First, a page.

Alternatives: take the left over money and test a different model or step down our trigger from the current 15. Comment that we may want to maintain our trigger for the sake of consistent data.
We’ll also need to watch the spend based on adding the new publishers/titles.
Report/recommendation on funding formula change (Kathi)
The sub-group working on the funding formula options added in a “use” metric in all models where use is counted as any interaction with a title (including browse). Guiding principles included making sure the invoices didn’t see drastic changes and achieving some measure of improvement in equity based on cost per use.
Everyone was in agreement that Option B was the option to move forward. It introduced use as a component and slightly reduced the equal split in order to reduce some pressure on very small libraries where DDA may comprise a significant percentage of their monograph budget. The breakdown for Option B was 35% FTE, 25% equal split, 30% materials budget and 10% use.
Update on publisher discussions for limited use model and EBL proposal on alternative approach (Neil, ProQuest)
So far little progress has been made in discussions with publishers on the limited use model, and data are not yet available on limited use model projects such as NovaNet and CARLI. Neil presented an alternative approach to consortial DDA recently proposed by David Swords for the Alliance. This new approach, the Higher-Priced Book DDA, is based on the idea that consortial DDA may be less about the choice of the right model and more about filling in gaps. The proposal suggests that the Alliance investigate the option of focusing on higher-priced books (over $300) for the ebook program. Higher-priced books from all publishers in EBL’s database would be available. When any one library purchases a higher-priced book, all libraries would keep access by way of STLs. Potential advantages: publisher’s permission would not be needed if only one library purchases the book; it would overcome the high cost of owning books in the multiplier models; and it could provide access to more unique, esoteric books that many libraries could not afford. Numerous questions were raised about this proposed option.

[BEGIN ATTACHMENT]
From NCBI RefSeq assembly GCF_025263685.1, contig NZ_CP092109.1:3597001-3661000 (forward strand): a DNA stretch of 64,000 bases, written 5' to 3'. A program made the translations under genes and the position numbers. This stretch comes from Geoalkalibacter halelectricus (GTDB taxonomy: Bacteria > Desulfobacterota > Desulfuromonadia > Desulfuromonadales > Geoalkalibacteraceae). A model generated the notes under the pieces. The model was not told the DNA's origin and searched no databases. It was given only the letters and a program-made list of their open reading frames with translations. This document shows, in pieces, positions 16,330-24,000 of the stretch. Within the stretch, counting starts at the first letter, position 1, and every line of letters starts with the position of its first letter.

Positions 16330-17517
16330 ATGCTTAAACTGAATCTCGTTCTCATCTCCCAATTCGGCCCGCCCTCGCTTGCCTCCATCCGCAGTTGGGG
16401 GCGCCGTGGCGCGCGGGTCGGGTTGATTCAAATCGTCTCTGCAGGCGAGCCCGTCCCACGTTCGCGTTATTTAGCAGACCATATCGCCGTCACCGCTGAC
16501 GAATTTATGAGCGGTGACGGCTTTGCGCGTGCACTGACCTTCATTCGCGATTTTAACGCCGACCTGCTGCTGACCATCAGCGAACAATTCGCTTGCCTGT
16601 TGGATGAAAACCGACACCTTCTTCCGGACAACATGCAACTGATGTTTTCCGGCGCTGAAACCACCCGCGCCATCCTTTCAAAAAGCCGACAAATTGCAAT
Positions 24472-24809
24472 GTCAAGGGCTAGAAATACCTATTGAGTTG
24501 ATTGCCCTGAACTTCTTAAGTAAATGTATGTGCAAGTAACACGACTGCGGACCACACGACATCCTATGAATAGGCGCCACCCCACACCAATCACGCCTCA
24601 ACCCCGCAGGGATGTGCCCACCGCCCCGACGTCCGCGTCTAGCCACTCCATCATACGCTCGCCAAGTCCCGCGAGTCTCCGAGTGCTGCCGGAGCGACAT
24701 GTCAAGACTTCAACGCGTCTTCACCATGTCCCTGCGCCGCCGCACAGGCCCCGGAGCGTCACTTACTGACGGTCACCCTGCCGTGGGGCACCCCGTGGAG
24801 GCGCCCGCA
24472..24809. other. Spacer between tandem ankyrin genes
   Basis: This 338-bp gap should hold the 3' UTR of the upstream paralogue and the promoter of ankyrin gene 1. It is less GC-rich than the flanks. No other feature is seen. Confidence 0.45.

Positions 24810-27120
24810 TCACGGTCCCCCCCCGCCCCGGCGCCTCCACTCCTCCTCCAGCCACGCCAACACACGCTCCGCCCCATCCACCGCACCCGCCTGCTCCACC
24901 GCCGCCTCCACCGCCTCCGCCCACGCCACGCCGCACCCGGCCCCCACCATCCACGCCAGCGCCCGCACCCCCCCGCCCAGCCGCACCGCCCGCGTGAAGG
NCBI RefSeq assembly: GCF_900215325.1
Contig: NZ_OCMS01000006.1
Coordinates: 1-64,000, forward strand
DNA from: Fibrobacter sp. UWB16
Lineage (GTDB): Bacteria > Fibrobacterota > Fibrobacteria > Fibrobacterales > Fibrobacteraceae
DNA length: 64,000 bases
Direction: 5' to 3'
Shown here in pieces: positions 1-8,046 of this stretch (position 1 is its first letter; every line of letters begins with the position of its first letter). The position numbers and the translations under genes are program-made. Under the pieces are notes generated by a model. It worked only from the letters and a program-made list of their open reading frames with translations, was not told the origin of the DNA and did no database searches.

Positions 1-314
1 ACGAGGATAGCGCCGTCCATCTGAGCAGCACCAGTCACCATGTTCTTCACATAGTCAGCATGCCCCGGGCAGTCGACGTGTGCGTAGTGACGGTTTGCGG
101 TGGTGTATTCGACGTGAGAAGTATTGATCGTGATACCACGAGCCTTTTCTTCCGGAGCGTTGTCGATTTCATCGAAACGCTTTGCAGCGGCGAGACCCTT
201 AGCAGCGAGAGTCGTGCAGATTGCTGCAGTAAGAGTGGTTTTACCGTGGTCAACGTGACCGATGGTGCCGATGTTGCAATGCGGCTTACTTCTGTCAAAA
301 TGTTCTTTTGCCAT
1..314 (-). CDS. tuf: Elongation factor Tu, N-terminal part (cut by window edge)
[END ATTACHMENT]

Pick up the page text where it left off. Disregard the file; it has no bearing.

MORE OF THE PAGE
Discussion/decision on which model to recommend for FY 2015 program
We agreed to hold off on decisions regarding changing the model to allow more time to work with publishers and investigate other alternatives once more specific data are available. Ideally we would like to move to a more accurate way of paying for content that gets used, while providing shared ebooks that would be of beneficial to all libraries. We discussed the need to re-examine our goals for the ebooks program and what would help us meet these goals. Do we want to look at gaps in the collections where there’s no coverage? YBP data may be able to help identify gaps. Would it be helpful to look at Summit loan data? What are we shipping around? What’s in demand in print? Are these titles likely to be useful as shared ebooks? The upcoming discussion on “One Collection” at the March meeting may also help inform how we proceed.
ProQuest Title Matching Project Proposal (Neil, ProQuest)